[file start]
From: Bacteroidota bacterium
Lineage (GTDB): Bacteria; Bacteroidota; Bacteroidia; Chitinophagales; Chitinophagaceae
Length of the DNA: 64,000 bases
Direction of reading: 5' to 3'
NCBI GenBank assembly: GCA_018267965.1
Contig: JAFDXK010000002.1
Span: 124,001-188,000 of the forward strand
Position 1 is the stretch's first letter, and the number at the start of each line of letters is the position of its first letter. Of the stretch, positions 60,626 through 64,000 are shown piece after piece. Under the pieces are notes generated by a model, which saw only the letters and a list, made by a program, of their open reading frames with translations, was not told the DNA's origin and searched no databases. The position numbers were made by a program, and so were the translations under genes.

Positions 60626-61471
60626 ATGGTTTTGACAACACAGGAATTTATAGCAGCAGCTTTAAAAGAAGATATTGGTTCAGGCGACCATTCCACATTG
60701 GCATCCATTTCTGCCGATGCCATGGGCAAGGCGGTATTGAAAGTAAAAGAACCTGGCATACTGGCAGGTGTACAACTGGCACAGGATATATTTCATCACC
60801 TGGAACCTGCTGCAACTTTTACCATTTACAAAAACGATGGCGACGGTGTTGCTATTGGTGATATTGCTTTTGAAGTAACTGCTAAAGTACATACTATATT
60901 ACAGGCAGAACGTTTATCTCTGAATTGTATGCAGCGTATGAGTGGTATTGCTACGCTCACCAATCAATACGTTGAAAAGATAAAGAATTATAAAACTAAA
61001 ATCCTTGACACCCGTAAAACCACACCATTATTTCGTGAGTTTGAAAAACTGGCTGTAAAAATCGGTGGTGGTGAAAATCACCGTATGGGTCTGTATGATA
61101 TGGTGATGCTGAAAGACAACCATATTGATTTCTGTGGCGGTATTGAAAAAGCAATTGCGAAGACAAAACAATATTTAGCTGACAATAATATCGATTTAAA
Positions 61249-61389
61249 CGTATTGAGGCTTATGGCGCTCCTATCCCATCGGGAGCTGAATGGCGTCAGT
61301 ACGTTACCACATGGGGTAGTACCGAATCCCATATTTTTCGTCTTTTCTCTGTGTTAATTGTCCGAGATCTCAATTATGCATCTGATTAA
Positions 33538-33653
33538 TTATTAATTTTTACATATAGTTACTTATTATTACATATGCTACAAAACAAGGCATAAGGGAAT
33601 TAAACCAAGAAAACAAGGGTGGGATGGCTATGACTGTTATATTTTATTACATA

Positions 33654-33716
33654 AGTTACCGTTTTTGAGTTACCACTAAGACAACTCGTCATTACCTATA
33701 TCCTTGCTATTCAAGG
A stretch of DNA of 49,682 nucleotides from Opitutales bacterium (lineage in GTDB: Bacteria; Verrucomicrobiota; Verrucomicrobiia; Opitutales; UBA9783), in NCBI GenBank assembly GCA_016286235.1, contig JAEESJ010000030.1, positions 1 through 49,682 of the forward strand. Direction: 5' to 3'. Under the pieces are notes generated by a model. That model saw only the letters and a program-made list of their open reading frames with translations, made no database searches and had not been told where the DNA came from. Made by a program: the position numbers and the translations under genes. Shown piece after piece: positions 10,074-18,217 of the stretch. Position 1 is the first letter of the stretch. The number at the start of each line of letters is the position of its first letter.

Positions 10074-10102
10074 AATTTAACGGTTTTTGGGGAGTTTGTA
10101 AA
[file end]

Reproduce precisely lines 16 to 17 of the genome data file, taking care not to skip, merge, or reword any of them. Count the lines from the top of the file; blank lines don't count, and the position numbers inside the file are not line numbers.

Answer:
Positions 61249-61389
61249 CGTATTGAGGCTTATGGCGCTCCTATCCCATCGGGAGCTGAATGGCGTCAGT